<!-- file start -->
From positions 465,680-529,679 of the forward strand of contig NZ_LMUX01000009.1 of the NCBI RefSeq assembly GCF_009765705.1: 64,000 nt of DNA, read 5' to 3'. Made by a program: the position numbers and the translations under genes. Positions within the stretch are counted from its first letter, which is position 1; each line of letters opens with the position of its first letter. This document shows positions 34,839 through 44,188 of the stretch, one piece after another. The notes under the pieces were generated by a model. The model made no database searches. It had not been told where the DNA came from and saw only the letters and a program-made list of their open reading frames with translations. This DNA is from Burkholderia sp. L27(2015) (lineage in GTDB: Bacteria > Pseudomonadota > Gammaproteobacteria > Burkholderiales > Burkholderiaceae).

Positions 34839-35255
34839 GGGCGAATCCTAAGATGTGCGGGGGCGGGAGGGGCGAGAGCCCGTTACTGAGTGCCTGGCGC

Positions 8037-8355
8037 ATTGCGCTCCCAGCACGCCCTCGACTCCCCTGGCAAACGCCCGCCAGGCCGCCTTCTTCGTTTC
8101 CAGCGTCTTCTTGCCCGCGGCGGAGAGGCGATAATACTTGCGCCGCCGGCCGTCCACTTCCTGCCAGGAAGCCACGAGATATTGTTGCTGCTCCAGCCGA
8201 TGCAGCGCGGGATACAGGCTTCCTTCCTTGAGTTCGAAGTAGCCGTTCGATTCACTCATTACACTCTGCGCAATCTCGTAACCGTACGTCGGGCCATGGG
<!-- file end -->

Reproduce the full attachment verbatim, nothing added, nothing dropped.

From positions 465,680-529,679 of the forward strand of contig NZ_LMUX01000009.1 of the NCBI RefSeq assembly GCF_009765705.1: 64,000 nt of DNA, read 5' to 3'. Made by a program: the position numbers and the translations under genes. Positions within the stretch are counted from its first letter, which is position 1; each line of letters opens with the position of its first letter. This document shows positions 34,839 through 44,188 of the stretch, one piece after another. The notes under the pieces were generated by a model. The model made no database searches. It had not been told where the DNA came from and saw only the letters and a program-made list of their open reading frames with translations. This DNA is from Burkholderia sp. L27(2015) (lineage in GTDB: Bacteria > Pseudomonadota > Gammaproteobacteria > Burkholderiales > Burkholderiaceae).

Positions 34839-35255
34839 GGGCGAATCCTAAGATGTGCGGGGGCGGGAGGGGCGAGAGCCCGTTACTGAGTGCCTGGCGC

Positions 8037-8355
8037 ATTGCGCTCCCAGCACGCCCTCGACTCCCCTGGCAAACGCCCGCCAGGCCGCCTTCTTCGTTTC
8101 CAGCGTCTTCTTGCCCGCGGCGGAGAGGCGATAATACTTGCGCCGCCGGCCGTCCACTTCCTGCCAGGAAGCCACGAGATATTGTTGCTGCTCCAGCCGA
8201 TGCAGCGCGGGATACAGGCTTCCTTCCTTGAGTTCGAAGTAGCCGTTCGATTCACTCATTACACTCTGCGCAATCTCGTAACCGTACGTCGGGCCATGGG